Kobus leche leche

If the red lechwe is on your bucket list of one of the antelope species that you would like to hunt or photograph, you would have to travel to the grassy wetlands of Southern Africa.

By J Du P Bothma

Lechwes Kobus leche developed from a type of kob in Europe, and an ancestral species lived near Mount Ruwenzori 6,6 million years ago. The red lechwe is confined to the moist savannas of Southern Africa. Fossils were found in the Gladysvale Cave near Sterkfontein in Gauteng, where they lived some 578 000 to 700 000 years ago in what appears to have been a habitat of secondary, grassy wetlands.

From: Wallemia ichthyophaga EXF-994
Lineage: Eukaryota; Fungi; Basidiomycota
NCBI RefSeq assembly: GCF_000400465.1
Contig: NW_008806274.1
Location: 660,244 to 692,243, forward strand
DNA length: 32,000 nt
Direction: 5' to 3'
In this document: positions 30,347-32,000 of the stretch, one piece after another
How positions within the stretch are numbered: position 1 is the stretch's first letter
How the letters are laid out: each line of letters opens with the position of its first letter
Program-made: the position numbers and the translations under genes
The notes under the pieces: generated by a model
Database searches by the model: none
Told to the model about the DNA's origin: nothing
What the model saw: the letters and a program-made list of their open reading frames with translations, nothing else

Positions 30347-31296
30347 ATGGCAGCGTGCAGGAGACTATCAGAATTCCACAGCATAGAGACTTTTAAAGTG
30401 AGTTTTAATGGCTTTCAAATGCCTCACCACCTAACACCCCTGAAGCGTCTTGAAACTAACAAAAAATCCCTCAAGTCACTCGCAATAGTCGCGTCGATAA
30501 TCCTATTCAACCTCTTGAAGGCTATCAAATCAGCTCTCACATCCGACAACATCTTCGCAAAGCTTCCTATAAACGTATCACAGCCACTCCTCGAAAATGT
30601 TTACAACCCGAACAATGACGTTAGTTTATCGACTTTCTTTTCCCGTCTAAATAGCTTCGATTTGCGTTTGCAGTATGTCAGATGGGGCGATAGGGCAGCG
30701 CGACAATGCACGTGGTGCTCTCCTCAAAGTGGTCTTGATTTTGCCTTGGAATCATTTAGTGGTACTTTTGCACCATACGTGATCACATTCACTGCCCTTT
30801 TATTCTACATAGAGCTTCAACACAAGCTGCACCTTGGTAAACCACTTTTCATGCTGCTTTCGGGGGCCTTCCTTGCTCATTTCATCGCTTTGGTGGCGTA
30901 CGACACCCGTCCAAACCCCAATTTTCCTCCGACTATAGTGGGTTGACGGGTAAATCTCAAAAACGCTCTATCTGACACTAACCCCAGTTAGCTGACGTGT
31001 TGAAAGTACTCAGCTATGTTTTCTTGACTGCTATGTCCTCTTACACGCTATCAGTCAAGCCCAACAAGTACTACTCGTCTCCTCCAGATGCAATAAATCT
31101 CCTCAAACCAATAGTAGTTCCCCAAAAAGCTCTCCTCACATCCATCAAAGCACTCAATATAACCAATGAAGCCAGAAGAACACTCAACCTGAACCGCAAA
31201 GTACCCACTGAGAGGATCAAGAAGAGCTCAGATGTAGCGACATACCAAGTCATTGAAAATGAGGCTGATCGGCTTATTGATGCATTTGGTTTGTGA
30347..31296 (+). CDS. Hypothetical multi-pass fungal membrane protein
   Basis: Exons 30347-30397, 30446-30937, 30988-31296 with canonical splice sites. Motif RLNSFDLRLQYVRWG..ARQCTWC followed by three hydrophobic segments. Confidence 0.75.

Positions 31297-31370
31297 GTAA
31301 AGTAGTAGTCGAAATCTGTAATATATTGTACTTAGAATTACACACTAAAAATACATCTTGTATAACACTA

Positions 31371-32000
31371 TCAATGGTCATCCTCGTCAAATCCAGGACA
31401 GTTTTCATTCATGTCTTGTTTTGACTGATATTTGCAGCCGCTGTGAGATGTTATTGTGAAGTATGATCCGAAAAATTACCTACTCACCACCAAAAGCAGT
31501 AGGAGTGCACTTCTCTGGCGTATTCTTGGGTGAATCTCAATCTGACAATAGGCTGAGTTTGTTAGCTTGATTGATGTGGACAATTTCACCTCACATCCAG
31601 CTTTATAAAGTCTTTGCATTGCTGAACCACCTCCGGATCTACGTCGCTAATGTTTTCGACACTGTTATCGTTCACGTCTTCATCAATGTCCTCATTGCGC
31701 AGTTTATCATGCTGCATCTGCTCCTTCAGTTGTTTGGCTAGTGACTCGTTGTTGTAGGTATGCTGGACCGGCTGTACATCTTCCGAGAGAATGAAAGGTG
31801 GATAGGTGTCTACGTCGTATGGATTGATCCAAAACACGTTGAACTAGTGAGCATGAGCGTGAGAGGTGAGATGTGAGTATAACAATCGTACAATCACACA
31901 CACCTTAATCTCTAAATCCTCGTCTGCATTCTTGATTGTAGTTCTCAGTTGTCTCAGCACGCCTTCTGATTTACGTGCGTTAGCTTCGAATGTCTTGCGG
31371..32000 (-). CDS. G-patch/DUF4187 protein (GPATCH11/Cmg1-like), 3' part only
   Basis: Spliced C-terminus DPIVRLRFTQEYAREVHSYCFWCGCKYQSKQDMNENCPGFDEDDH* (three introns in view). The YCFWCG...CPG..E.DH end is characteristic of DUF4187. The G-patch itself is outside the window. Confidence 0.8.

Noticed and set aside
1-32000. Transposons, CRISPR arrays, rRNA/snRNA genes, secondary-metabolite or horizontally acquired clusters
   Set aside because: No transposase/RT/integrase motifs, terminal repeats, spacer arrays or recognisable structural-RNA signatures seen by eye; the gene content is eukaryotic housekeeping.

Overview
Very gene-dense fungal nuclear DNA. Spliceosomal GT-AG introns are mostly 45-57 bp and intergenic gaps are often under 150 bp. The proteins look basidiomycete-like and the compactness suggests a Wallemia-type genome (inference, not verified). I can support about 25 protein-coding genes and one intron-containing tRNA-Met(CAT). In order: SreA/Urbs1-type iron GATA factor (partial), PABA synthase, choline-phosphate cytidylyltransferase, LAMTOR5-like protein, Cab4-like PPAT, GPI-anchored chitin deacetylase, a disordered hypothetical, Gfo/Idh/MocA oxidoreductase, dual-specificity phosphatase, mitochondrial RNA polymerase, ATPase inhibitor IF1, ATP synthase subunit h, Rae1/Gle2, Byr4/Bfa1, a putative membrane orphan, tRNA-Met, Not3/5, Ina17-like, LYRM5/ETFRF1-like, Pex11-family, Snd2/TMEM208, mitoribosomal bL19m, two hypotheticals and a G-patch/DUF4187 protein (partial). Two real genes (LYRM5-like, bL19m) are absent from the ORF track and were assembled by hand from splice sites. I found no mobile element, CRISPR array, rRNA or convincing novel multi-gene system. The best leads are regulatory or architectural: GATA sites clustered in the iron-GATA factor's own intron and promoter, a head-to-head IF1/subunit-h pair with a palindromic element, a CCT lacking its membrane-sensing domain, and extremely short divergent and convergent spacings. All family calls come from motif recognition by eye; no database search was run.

The lechwe was first described scientifically as Kobus leche by Gray in 1850. Gray based his description on a skin from the Boteti River in the Okavango Delta that was presented to the British Museum of Natural History in London by Captain F. Varian, who had obtained it from WC Oswell. David Livingstone was the first European to see the red lechwe alive when he visited Lake Ngami during an expedition in 1857. A. Smith created the scientific name Kobus in 1832 for the waterbuck Kobus ellipsiprymnus and related antelopes such as the lechwes. It is based on a New Latin word that originated from an African name, koba, while the name ‘lechwe’ is derived from the Setswana name letswee for the red lechwe.